The Bible does call us to believe Scripture. Believing Scripture, believing God, believing Jesus – it’s synonymous in Scripture. Paul uses “God says” and “Scripture says” synonymously. Jesus, The Epistle to the Hebrews, Paul, etc. – all of them quote Scripture as the authoritative words of God, his very speech, meant to be believed entirely and acted upon – believing Scripture is believing God.
Also, the Scripture does not speak of John the Baptist as “inspired” – certainly not in the way it speaks of Scripture itself. The term rendered inspired in 2 Timothy 3:16 is the greek word “θεόπνευστος” (theopneustos) which literally means God-breathed. Where does the Bible say that John the Baptist was breathed out by God? Certainly he was a prophet, and certainly some of what he said was inspired in that way (it’s recorded in Scripture, after all), but John himself was a sinner, and he most certainly said sinful things too. Those things would not be God-breathed. So this argument hinges on a false-equivalency.
The real question is, what does Bruxy Cavey and Brian Zahnd know about John the Baptist? Are the texts about him authoritative as well? I’m still looking for that objective standard by which I can test this teaching. I mean, they’re in the New Testament, written by Apostles, and Bruxy just insinuated that’s not How God has spoken to us. It’s so hard to keep track of.
“This is so good… Do you use terms like inerrancy? You use inspired, you definitely use inspired, do you use infallible? Inerrant?”
“What the Bible does inerrantly and infallibly is point us to Jesus. I just don’t think we need to take these enlightenment terms and try to force them upon the Scripture. What the Scripture is designed to do it does inerrantly, it does perfectly – but it’s not a perfect revelation of history, or science. It will, if you follow the journey, it will always lead you to Jesus – and it does that inerrantly.”
So Zahnd doesn’t want to use “enlightenment terms” of infallible and inerrant, but then immediately uses the same terms. When Zahnd uses the terms, we are supposed to understand that he means perfect, without error, etc. We are supposed to be fair in our understanding of the language he is using and realize that even though the Scripture doesn’t use those terms, he is saying that they are terms that describe the biblical teaching. But, when inerrantists use the exact same terms in the exact same way applied to Scripture, well, then they are just using elightenment terms that we shouldn’t impose on Scripture. What kind of a double-standard is that?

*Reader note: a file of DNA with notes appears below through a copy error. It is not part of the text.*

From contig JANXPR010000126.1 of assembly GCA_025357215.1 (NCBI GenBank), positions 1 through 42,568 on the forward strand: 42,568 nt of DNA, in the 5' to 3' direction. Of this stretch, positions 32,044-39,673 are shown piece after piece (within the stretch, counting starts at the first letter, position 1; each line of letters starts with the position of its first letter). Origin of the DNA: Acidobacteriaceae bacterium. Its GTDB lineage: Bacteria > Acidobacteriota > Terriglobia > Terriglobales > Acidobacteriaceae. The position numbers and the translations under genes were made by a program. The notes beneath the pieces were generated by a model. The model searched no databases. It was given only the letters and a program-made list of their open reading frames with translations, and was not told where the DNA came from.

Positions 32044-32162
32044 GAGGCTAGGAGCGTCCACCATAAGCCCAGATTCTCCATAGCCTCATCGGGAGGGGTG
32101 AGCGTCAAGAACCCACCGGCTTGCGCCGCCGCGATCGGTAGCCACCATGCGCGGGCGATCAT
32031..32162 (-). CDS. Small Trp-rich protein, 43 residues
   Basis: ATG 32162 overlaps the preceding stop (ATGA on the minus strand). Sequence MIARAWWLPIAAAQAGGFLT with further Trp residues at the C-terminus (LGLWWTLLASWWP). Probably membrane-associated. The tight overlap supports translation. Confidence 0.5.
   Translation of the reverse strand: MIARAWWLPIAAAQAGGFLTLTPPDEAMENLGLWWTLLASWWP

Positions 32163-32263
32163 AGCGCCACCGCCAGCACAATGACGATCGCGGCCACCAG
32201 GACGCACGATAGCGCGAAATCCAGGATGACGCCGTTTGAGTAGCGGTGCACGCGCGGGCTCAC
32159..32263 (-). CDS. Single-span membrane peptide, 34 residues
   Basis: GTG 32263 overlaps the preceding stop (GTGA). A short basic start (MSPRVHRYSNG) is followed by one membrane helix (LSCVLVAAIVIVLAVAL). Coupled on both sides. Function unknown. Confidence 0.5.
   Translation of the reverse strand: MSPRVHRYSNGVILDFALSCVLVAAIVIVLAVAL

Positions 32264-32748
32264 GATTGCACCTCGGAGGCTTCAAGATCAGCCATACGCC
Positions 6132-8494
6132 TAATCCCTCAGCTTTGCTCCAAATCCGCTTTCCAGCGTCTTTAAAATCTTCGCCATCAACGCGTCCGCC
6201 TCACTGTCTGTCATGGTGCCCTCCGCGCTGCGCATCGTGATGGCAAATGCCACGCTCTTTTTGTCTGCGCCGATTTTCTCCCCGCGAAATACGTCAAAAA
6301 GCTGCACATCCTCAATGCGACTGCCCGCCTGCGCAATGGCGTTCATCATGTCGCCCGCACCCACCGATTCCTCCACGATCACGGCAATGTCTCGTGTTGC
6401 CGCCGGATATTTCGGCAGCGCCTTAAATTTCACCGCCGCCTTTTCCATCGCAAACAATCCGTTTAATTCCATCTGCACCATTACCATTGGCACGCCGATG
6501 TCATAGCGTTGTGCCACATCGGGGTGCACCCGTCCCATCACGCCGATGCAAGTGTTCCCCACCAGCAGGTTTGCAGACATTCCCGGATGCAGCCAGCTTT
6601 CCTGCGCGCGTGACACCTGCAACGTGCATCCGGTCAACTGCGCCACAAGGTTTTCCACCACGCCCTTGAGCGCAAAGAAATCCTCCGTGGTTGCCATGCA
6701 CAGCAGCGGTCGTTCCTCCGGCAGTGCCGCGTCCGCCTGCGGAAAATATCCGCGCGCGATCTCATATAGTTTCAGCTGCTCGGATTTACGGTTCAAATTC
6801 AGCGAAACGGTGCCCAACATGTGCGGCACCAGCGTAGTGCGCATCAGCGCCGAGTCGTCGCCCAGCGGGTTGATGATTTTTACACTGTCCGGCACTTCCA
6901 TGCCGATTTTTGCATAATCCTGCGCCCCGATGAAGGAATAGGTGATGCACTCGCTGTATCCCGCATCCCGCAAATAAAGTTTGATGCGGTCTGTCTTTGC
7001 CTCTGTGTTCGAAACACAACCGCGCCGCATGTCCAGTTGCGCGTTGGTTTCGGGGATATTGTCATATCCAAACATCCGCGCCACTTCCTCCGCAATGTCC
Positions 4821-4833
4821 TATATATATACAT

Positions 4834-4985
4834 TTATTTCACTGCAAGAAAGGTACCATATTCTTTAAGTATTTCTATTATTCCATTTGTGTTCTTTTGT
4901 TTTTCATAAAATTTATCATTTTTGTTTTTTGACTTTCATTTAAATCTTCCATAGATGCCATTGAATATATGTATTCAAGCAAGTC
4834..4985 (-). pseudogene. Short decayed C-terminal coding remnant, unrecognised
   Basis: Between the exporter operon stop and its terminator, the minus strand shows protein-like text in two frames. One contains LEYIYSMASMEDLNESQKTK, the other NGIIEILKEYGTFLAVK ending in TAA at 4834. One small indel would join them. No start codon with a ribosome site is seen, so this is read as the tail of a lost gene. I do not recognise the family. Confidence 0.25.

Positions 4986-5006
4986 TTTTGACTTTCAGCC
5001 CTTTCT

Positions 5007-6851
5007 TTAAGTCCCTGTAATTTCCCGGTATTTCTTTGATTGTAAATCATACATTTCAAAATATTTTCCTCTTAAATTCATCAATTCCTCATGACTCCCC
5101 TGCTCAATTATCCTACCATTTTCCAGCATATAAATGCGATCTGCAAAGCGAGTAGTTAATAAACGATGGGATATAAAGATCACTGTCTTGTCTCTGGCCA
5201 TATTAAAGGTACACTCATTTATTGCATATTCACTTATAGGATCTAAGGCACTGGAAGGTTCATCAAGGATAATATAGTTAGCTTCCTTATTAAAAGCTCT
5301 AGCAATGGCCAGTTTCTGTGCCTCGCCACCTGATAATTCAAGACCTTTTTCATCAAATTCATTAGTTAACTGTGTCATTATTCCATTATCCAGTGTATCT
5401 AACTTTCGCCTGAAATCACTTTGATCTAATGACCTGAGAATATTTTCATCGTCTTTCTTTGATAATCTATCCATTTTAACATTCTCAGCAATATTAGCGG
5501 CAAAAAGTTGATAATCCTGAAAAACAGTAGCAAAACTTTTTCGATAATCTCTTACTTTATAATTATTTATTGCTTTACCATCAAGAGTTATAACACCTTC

As stated before, we’ve already seen that on Cavey and Zahnd’s view of Scripture it is impossible that the Scriptures could infallibly point people to Jesus. In fact, since what is authoritative in Scripture is up to our own arbitrary choices depending on our presuppositions, and there are errors in Scripture but no objective standard by which to judge what is error or truth, the Scriptures could very well point us to Baal, depending on our choices and presuppositions.
Cavey then says that his denomination doesn’t have a statement on inerrancy either for various reasons. Then Zahnd wraps up this segment of the interview with this statement:
“I love the Bible, I read it every day, I read out of both Testaments every day. I love the Scriptures because it’s my most direct access to Jesus. But it’s not Jesus – Jesus is Jesus.”
Zahnd reads the Bible every day, it’s his most direct access to Jesus, he just doesn’t believe that the Scriptural testimony about God is entirely true – some of it is the result of errant “assumptions”. It seems to me that in order to separate the “assumption” from the truth, Zahnd would have to have a more direct and accurate access to Jesus than the Scriptures. On this view of Scripture, if Scripture is truly his most direct access to Jesus, then he has no reason to believe he actually knows anything about Jesus. Zahnd refutes himself all over the place.
I reject, based on the way Zahnd handles both the Bible and Jesus, that he loves either of them. In fact, he has made it very clear that if all of Scripture is true, and all of Scripture’s portrayal of God is accurate, without “assumption” or other error, he does not love that God.
This is the conclusion of my review series of Brian Zahnd’s activity at The Meeting House. In short, I believe I have demonstrated that Zahnd’s teaching is incoherent and self-contradictory. His arguments rely on several logical fallacies as well as misrepresentations of both positions he rejects and Scripture itself. He preys on the ignorance and gullibility of his hearers. He is a classic false teacher.
Bruxy Cavey and the leadership of the Meeting House are obviously blind to this, or simply not concerned about it. They have been feeding their people this kind of teaching for a long time now, it’s just that Zahnd is more forceful and bombastic about it. To whatever extent they may agree or disagree with Zahnd, the fact remains that they brought him in to teach, never publicly corrected anything he said, and promoted his visit enthusiastically.
There’s not much more to say about it.
The teaching The Meeting House is promoting is not Christianity. You will not find teaching like this anywhere in church history except among groups that have long been recognized as heretical, liberal, etc. You certainly will not find this type of teaching in the apostolic example given in Scripture itself. Avoid The Meeting House, avoid Bruxy Cavey, avoid Brian Zahnd, and warn others.